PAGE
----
Emergency services network cannot afford more delays due to Huawei ban
Effective and reliable communications are essential for our emergency services, writes Lord Harris. | PA Images
Plans to roll-out the new emergency services network (ESN) have already been pushed back to 2024 or 2025. Who knows how far over-budget it will be by the time we have a reliable communications system.
We rely on our emergency services and we need them to be able to talk to each other and to their control rooms. This is true whether it is an ambulance or a paramedic being despatched to someone.
The crew need as much information provided on the 999 call as possible and any other important information known about the person concerned, especially in case they need to radio ahead to a hospital. The same applies to fire emergencies, or incidents that require the police to be called.
Effective and reliable communications are essential for our emergency services. It’s no longer just about voice communications, data is now increasingly important too.
At present these radio links are provided by a system called Airwave on a dedicated TETRA network. However, the existing system is approaching the end of its life and the Government took the heroic decision to switch to a system based on the mobile phone network.
Anyone who has failed to get a decent signal in remote areas, or even in busy towns and cities, might question the wisdom behind the decision for our police, fire and ambulance services to use this same system, but nonetheless that is what Ministers decided in 2014.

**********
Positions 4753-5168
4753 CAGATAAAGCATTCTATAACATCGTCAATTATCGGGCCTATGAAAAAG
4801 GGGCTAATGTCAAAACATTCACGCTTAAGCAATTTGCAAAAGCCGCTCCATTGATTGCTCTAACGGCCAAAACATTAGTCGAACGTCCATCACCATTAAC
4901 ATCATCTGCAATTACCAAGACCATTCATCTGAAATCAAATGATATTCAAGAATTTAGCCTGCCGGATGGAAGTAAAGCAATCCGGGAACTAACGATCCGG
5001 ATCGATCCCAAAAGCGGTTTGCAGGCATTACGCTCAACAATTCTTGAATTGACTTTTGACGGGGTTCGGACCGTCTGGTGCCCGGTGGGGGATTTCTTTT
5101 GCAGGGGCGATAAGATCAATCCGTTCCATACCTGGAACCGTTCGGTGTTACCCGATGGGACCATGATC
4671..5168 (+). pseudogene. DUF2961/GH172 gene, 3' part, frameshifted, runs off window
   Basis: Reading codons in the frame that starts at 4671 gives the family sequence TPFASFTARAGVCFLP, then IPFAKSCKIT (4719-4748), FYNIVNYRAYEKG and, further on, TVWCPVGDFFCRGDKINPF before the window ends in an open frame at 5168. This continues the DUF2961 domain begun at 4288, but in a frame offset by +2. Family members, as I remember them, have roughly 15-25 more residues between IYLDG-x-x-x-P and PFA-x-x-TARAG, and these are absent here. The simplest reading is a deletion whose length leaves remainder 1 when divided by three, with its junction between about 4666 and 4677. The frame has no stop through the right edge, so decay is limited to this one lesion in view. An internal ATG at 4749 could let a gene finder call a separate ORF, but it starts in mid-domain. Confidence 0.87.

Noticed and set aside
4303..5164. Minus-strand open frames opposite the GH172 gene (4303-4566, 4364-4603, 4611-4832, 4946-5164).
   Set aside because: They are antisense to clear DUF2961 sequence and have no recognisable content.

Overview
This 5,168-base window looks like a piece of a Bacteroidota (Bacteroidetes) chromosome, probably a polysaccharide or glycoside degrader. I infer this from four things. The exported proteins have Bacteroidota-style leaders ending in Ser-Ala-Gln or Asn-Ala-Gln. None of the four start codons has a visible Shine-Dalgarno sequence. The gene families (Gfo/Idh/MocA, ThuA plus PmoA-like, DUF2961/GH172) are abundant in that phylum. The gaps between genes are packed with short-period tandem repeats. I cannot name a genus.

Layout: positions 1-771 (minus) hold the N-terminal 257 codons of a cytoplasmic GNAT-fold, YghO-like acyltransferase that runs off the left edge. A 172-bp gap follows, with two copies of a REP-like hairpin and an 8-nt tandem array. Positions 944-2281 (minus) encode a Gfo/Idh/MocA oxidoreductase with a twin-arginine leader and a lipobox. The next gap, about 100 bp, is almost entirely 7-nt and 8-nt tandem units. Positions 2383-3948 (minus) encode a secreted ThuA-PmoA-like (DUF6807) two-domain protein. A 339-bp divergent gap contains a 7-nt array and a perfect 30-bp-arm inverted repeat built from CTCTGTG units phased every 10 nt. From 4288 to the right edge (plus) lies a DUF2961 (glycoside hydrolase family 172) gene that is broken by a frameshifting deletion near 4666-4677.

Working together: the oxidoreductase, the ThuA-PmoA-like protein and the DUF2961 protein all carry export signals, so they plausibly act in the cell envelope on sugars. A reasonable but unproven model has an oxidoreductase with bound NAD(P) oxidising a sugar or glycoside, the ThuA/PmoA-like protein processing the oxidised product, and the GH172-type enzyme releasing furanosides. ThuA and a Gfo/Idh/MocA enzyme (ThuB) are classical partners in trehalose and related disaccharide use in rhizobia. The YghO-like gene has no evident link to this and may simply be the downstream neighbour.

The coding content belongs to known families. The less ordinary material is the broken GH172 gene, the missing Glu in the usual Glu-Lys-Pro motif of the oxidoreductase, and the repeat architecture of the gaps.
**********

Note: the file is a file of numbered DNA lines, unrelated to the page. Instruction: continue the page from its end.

Apparently, the new arrangements would be world-beating – where else have we heard that – as the UK will be the first country in the world to do it.
In 2015, the contract was awarded to EE, following all other bidders withdrawing – never a good sign. The switch to the new Emergency Services Network (ESN) was intended to begin in 2017 and be completed by 2019.
Connoisseurs of the Government’s approach to procurement matters will not be surprised to learn that things have not gone entirely to plan. In January 2017, we were told that the ESN might not be ready by the time the Airwave network was supposed to be switched off at the end of 2019.
In September 2018, ministers announced the Airwave contract would be extended until December 2022. Not surprisingly, Airwave, now owned by Motorola Solutions - one of the main suppliers of the handsets used by emergency services personnel, demanded a high price for this to happen - £1.7 million per day or more than £600 million per year.
Earlier this summer, it was announced that Huawei equipment, already used by EE, had to be removed from UK mobile phone networks. Whatever the rights and wrongs of this are on security grounds (and I am personally pretty hawkish about this), it will inevitably lead to disruptions for the mobile network and delays in the roll-out of 5G.
Today, I am asking the Home Office what impact the Huawei decision will have on the ESN programme. Will this mean yet further delays?
This month should have seen the new service being rolled out to 300,000 end-users in the police and other emergency services. Instead, two weeks ago the Home Office’s new permanent secretary was forced to tell the Public Accounts Committee that the final switchover date was being pushed back to 2024, or possibly even late-2025. What was going to take four years is now going to take ten.
Last year, the total ESN programme was running £3.1 billion over-budget with the total cost having risen to £9.3 billion.
Who knows what the final bill will be before we have a communications system on which our emergency services can rely and in which we the public can have confidence.
Lord Harris is a Labour member of the House of Lords and co-chair of the APPG on policing and security.
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